This week I read an article about TV producer Jonathan Koch, a 49-year old former competitive wrestler who ate a balanced, health-focused diet, exercised religiously, and prioritized a good night’s sleep. At a recent health evaluation, his cardiovascular strength was compared to that of a professional athlete, earning him the nickname “Superman” amongst friends and colleagues. He was at the top of his health game. And then he got sick—deathly sick.
I was hooked by the article from the promise of an amazing story about a groundbreaking hand transplant. But as I read, I found myself more interested in this man’s strength—not just his obvious physical strength prior to his ordeal, but the mental and emotional strength guiding him through his health crisis. I got to thinking. Can we build that kind of strength? Or do we already have it within us? And if we can build it or we have it within us, does it take tragedy or sickness to bring it to the forefront? Let’s explore.
So first, I’ve read the article at least a half-dozen times and there is one excerpt that makes me pause every time. When feeling particularly vulnerable, Jonathan asked his doctor, “why me?” And his doctor explained, “Jonathan, the reason you took such great care of yourself was not to avoid this. It was to survive this.”
I read the doctor’s response over and over again. Time spent in the gym and healthy food and lifestyle choices make you look and feel good. That’s the immediate payoff. But there is another payoff too, perhaps even a better one, because it’s a long-term payoff. Building strength opens the door to options, maybe even a little leverage when things get dicey.
Strangely, that doctor’s response reminded me of when I was packing my suitcase for my recent trip to Iceland. I’ve never been to Iceland and, in truth, I didn’t even know much about it. I read some guide books (which typically make me fall asleep) and I did some online research, but I could only imagine what it would feel like to stand atop a glacier or ice climb in exceptionally cold weather. At the same time, my ability to stay in the moment, enjoy my family, and appreciate the foreign landscape was dependent on being comfortable. Personally, when I am cold I am miserable. So I packed all the stuff everyone suggested—base layers, light and heavy sweaters, wool socks, waterproof boots, mittens, and a warm hat. I anticipated all possible conditions and packed accordingly. I brought rain gear, snow gear, and wind gear. I joked before I left that it would probably be the mildest April Iceland has experienced in years. But I was wrong. Iceland was cold one day, windy two days, and rainy on our last day. And for each scenario I was prepared. I wasn’t cold or wet or uncomfortable. My strength in this scenario was my well-thought-out suitcase. It provided me with the options I needed to withstand the harsh weather and enjoy my adventure.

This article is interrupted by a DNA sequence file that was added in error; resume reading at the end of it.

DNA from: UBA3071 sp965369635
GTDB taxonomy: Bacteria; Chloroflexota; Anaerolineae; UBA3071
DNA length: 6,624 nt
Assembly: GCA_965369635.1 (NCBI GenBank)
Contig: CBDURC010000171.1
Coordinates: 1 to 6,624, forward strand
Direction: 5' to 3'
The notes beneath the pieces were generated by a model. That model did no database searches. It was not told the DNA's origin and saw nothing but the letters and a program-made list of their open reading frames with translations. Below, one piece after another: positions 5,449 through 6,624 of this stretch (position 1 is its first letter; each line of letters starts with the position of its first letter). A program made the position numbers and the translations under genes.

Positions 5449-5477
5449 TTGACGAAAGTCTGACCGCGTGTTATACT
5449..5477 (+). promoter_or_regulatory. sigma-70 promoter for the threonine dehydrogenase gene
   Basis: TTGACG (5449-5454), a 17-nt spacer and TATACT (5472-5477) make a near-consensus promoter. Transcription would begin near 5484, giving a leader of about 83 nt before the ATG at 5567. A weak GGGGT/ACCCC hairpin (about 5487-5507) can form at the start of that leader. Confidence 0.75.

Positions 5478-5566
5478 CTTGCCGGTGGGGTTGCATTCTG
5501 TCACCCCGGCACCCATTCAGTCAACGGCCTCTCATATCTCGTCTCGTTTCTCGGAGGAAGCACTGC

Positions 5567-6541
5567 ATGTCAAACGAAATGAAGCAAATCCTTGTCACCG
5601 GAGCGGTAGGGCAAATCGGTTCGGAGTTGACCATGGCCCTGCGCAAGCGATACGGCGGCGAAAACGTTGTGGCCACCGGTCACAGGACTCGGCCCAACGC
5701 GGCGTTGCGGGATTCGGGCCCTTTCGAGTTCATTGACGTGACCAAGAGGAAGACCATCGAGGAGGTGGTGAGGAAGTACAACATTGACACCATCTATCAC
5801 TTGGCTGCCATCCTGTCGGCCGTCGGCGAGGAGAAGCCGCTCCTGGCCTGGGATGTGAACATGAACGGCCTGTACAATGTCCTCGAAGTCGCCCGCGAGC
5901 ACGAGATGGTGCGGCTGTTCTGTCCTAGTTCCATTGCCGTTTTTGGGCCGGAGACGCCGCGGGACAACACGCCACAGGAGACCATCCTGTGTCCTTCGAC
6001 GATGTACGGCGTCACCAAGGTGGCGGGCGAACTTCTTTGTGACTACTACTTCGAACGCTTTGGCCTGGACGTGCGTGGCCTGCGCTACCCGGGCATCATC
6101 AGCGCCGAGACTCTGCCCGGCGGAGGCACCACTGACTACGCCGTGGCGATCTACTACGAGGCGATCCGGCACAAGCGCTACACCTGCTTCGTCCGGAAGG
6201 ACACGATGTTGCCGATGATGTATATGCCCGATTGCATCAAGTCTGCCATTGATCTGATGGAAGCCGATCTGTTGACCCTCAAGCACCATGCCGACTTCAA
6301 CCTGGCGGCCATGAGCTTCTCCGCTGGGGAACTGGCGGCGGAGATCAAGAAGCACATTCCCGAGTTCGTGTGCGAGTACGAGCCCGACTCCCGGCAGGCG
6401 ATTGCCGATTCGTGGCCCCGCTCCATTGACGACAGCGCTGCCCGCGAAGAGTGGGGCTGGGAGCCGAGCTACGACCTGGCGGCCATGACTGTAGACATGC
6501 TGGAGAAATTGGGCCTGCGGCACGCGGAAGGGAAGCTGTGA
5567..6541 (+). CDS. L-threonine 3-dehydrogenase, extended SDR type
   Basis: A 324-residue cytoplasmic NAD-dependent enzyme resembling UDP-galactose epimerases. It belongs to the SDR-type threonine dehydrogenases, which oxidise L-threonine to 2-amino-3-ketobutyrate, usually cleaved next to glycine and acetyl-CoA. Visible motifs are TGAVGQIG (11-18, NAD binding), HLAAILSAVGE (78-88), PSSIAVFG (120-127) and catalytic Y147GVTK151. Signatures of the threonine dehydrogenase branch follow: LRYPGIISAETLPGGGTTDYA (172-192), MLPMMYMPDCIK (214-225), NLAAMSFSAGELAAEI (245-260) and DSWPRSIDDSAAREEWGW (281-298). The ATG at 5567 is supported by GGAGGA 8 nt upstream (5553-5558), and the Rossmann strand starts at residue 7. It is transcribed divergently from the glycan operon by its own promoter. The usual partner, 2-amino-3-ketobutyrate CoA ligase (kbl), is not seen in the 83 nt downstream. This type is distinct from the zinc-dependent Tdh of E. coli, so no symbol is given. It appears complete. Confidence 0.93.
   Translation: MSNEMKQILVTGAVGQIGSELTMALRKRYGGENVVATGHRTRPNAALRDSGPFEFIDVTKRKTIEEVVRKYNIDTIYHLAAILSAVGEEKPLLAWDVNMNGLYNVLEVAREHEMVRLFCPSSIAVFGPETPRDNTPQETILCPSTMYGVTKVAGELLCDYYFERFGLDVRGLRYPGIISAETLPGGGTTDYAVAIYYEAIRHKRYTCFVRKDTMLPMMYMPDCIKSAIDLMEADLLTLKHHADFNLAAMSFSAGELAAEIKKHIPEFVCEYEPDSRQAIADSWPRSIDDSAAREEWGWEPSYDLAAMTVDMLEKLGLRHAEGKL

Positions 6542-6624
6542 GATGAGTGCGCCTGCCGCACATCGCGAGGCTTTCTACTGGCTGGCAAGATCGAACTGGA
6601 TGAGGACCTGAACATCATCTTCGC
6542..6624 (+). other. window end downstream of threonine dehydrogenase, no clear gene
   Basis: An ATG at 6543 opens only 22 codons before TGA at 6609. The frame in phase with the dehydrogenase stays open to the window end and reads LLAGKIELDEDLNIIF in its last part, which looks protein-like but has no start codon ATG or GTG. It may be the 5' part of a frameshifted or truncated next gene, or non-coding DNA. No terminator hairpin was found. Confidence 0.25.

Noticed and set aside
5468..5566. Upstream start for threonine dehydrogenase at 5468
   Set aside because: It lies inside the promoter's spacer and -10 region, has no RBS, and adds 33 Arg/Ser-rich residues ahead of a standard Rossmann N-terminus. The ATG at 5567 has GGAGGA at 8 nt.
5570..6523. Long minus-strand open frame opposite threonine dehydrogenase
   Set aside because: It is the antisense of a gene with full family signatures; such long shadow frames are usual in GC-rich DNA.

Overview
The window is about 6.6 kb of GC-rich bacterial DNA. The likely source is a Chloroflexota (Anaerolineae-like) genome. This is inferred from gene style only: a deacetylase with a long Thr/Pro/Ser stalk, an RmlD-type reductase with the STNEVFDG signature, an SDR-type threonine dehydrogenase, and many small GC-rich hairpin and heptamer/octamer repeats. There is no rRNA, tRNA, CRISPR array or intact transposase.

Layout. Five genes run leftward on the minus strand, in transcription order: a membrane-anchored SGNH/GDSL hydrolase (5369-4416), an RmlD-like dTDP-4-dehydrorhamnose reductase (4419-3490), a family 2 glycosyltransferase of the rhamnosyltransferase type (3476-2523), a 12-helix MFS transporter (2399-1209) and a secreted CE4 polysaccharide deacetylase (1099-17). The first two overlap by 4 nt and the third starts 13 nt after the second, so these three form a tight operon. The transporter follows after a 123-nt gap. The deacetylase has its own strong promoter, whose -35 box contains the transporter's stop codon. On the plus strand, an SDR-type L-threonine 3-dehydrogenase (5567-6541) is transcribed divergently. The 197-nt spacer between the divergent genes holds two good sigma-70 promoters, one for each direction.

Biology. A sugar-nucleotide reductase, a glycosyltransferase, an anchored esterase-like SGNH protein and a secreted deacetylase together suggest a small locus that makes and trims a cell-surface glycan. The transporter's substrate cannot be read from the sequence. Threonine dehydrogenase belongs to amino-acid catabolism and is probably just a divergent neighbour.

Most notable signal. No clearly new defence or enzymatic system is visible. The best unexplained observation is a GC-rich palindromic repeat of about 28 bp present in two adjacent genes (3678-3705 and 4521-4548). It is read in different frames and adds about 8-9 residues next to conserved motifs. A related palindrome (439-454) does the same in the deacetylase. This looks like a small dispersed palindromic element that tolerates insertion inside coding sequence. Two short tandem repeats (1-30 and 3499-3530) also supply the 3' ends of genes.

So likewise, Jonathan packed his suitcase day after day, week after week and year after year. He had been preparing, unbeknownst to him, for this trip to the precarious unknown. And when he arrived, his strength was his body and mind. His body had been prepared by years of health-supportive choices and his mind by what a friend called “…. a strong relationship with himself.” That friend explained, “He had the will to notice when he wasn’t OK and to find very ingenious solutions.” His strength gave him one very important option that he might not have otherwise—to live.
Now strength, physical or mental, is not going to prevent every sickness or hurdle in life. But it will enhance your options. It allows you more control over the good and bad that come your way. Just like with my well-packed suitcase; I still faced difficult weather conditions in Iceland, but my suitcase—my strength in this analogy—allowed me take on every opportunity without hesitation or discomfort.
After taking some time to contemplate my initial questions about strength, I realize we do already have strength within us, and we also have the opportunity to build on that strength throughout our lives. And no, it does not take tragedy or illness to bring our strength to the forefront. We can build on and call on our strength at any time, even for the everyday stuff. But it’s important to consider that building strength doesn’t mean doing everything right—Jonathan is an extreme example of a health and wellness superhero. Instead, think of building upon the inborn strength you already have. Then add one thing to your preparedness suitcase every week or every month. Let’s assume you already have some physical activity in your life, whether that means going to the gym or yoga studio or walking outside every morning. If you have that part covered, the next best thing is working on your mental strength. To do that, begin with, as Jonathan’s friend explained, building a strong relationship with yourself. There are innumerable ways to do this. Start with our challenge of the week and take on any one of the suggestions. Use these suggestions as a springboard for cultivating a deeper relationship with yourself. That strength, from wherever you’ve drawn it—will likely come in handy one day.
Make A Change Today,